6. Denali National Park, Alaska
Traveling all the way north, you'll find Denali National Park, a vast Arctic landscape spanning millions of acres and just one road. Denali National Park is said to be the best place in the US to witness the northern lights, also known as the aurora borealis. As you will likely know, auroras are bright-colored lights that appear in the skies on both poles of the planet as a result of bursts of energy from the Sun that interact with the Earth's atmosphere called coronal mass ejections. In Alaska, these fascinating light displays are best observed in fall or early spring, as winters are extremely cold and summers are too light, so plan your trip accordingly.
7. Cape Cod, Massachusetts
One of the very few places with a sky dark enough to admire the Milky Way in its full glory in Massachusetts is Cape Cod. Seasoned stargazers agree that you'll be able to catch some of the clearest views at the night sky along the Cape Cod National Seashore, the most remote area located on the Outer Cape. More specifically, locals recommend Marconi Beach, Chatham Light Beach, Truro Beach, and Wellfleet Beach for stargazing. Although you can enjoy the beautiful views of the night sky all year round, stargazers say it's best to visit Cape Cod outside of the summer tourist season to avoid crowds and unreasonable prices.
8. Lake Tahoe, California
Another popular stargazing spot in California is Lake Tahoe, the famous winter sports resort. Throughout the summer months, organized stargazing tours are available in different spots of the lake. Perfect for beginners and families, the night sky views of Lake Tahoe will give you a glimpse of Jupiter's moons, Mars, the rings of Saturn, and other rare sights in the Milky Way.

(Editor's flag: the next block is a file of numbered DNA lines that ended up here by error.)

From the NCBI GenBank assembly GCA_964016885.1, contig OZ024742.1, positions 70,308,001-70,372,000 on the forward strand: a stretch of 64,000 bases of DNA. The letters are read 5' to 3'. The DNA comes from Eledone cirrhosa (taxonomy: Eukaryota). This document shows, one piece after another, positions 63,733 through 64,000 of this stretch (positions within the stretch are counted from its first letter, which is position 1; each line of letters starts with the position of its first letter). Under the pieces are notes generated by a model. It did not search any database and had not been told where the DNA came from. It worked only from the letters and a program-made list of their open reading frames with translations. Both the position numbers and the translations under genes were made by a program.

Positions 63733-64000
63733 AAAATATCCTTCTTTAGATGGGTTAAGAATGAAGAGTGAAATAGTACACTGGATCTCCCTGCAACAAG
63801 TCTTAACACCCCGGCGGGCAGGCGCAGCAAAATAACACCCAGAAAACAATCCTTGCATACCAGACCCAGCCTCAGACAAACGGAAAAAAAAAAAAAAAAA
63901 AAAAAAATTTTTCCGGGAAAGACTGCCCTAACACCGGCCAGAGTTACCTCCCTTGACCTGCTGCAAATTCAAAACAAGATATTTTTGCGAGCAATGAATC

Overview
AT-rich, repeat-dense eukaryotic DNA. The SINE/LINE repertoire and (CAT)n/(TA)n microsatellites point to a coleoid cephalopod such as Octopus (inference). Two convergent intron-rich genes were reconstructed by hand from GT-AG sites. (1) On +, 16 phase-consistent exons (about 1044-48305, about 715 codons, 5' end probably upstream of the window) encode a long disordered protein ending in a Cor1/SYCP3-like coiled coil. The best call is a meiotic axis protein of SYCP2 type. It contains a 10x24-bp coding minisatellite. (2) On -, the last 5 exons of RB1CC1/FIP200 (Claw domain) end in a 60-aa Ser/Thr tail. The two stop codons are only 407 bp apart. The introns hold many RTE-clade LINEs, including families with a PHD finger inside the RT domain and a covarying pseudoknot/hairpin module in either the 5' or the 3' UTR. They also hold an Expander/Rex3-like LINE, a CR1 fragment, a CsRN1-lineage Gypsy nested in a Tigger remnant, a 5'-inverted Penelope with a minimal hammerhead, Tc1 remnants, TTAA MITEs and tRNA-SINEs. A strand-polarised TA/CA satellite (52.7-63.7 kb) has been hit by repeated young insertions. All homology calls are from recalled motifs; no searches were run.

9. Bosque del Apache Wildlife Refuge, New Mexico
The Bosque Del Apache Wildlife Refuge is home to a colony of thousands of snow geese, and no lights are allowed there not to stir or frighten birds. There are hundreds of other bird species in the park, too, with the crowd favorite being the Sandhill crane, the migration of which is a real holiday event in the park. Coincidentally, the lack of light also makes the wildlife preserve a prime location for stargazing, accompanied by the unique view of thousands of birds. Fall is the best season to witness a huge variety of birds, and, of course, the fall meteor showers.
10. The Grand Canyon, Arizona
The Grand Canyon is even more beautiful at night when the bright night sky scattered with thousands of stars lights up the rugged cliffs and the Colorado river glimmers like a silver snake in the distance. But the geological brilliance of the canyon isn't the only attraction here at night, as since 2016, the lighting in the Grand Canyon Village was adjusted to be dark sky-friendly, and since 2019, it was proclaimed an International Dark Sky Park. Now visitors are able to catch some magnificent sky views (and photos!) from both the North and South rims of the canyon.